Ceviche: Freshness of fish is paramount. Where to get the best in LA

By Evan Kleiman

Pati Jinich’s recipe for Ceviche Tostadas Puerto Vallarta is a good starting point for making the cooling dish this summer. Photo courtesy of Pati Jinich.

There are a few ways to “cook” without turning on the stove. Making ceviche by “cooking” fish with acid is a welcome change during summer, both in terms of preparation and appetite, since often the heat tamps down cravings for rich, hot food. Lasagne in August? No thank you.

And if you can't go to the ocean, eating a clean-tasting bowl of the freshest fish — enlivened with a couple of condiment punches — can at least take you there in your mind. Going out for ceviche is equally appealing in this hot weather, especially accompanied by chilled brews or cold sake.

At its most basic, ceviche is raw fish and/or seafood tossed with citrus juices, and left to “cook” in the acid until the appearance changes from translucent to opaque, and the texture transforms from very soft to firmer yet still tender. 

Mexican-style ceviche is the one most of us are familiar with and is the simplest to make. The fish is usually cooked in lime juice, then tossed with tomatoes, onion, jalapeño or serrano, and cilantro. Sometimes cooked shrimp and avocado are added as a garnish. 

But as always, variations abound throughout Latin America. The one constant is the freshness of the fish, which is paramount. Here are two ceviches from Pati Jinich: a classic Mexican version served atop tostadas (Ceviche Tostadas Puerto Vallarta) and a more Peruvian-inspired version. Here’s a shrimp ceviche (made with coconut milk) from cookbook author Rick Martinez.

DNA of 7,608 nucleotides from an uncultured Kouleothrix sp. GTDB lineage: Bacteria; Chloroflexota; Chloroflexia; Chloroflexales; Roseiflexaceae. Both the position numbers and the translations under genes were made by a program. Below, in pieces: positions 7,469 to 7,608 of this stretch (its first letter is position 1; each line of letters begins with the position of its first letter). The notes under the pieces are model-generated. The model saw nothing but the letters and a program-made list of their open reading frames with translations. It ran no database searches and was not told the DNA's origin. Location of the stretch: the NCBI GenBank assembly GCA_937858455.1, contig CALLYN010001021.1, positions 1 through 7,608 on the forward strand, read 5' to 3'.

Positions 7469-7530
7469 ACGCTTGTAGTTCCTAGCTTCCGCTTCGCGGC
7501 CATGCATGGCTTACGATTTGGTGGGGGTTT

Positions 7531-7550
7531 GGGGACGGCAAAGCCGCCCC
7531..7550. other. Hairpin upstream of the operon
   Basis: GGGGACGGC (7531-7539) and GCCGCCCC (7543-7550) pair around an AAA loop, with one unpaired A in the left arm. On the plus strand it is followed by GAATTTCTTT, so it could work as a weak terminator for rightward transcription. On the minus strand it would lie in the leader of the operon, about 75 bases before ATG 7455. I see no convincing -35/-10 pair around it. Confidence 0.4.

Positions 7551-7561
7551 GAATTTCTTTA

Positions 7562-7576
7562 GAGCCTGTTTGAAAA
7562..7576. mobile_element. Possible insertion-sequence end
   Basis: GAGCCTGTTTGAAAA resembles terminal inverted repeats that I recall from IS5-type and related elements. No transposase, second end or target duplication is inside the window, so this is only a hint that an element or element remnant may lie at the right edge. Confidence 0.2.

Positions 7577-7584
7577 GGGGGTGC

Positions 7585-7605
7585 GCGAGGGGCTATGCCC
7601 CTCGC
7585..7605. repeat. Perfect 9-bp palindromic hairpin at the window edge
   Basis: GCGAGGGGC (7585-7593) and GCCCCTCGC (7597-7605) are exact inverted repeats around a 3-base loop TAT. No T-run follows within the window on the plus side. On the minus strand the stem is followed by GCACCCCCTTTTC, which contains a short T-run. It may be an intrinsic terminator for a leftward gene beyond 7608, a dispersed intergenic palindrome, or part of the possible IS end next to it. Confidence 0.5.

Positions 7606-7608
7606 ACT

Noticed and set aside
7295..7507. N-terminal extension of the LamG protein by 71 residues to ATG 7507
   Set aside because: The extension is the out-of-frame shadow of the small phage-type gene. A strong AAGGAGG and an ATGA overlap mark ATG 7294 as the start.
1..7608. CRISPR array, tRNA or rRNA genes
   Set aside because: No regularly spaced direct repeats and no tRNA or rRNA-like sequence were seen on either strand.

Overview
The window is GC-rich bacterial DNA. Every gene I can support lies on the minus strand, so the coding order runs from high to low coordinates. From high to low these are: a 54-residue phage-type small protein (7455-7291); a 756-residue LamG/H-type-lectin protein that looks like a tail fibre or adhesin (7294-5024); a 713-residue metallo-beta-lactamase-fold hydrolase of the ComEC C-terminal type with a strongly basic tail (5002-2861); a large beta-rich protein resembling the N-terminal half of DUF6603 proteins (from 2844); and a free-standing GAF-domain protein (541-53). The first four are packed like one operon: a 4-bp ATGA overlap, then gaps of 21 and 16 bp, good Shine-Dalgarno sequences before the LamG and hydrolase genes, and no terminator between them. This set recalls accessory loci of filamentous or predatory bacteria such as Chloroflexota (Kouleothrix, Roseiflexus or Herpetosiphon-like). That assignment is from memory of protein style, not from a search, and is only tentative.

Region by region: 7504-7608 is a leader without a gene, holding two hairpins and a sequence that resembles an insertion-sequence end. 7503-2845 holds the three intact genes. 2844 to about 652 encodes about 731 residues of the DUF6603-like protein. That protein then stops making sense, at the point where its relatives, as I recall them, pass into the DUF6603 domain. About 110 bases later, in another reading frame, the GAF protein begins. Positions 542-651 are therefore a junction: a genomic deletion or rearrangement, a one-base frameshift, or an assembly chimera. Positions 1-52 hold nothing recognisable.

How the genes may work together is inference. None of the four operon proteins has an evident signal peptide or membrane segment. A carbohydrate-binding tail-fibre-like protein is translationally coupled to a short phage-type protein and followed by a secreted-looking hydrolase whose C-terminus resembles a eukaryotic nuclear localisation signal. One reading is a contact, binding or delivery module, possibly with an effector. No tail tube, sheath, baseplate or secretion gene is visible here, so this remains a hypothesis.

The origins of ceviche, or cebiche, is in Peru, where white-fleshed ocean fish combines with lime and sometimes other citrus juices, onion, and aji limo (the famed Peruvian chile). But what tops off a lot of Peruvian ceviches is leche de tigre, a marinade/sauce made by blending uncooked fish and sometimes fish stock with citrus juice, aromatics like celery, ginger, and cilantro. It brings double the flavor to a classic cebiche and is often served as a hangover cure. Peruvian cebiche is often served with cancha, giant toasted corn kernels.

The Ceviche Mixto from Ceviche Stop in Culver City includes Peruvian scallops, mussels, clams, shrimp, squid, Spanish octopus, and mahi mahi. Photo by Onak Studio

If you’d like to keep your hands off the fish unless it’s being transported to your mouth, here are a few stellar offerings we have in Southern California. Truly, the variety of ceviches in restaurants and trucks here is epic.


Ceviche Stop
Culver City

-Served with tigre de leche, cancha, roasted sweet potatoes.

Sushi Nikkei
Bixby Hills and Belmont Shores in Long Beach

Peruvian cebiche from Nikkei Sushi in Long Beach includes the catch of the day, tiger milk, aji amarillo, cancha, and sweet potato. Photo courtesy of Sushi Nikkei.


Mercado La Paloma near USC

-This James Beard-nominated and Michelin-rated eatery is at the top of every list. Four different ceviches are on offer, plus more raw fish preparations.

Correa’s Mariscos y Cocina
Lincoln Heights


Mariscos el Faro
Highland Park

Del Mar Ostioneria
Mid-Wilshire on La Brea

Mariscos Jalisco
-This Michelin-rated SoCal classic has locations in Mid-Wilshire, Boyle Heights, DTLA, and Pomona.

La Isla Bonita Truck
Rose and 4th Avenues in Venice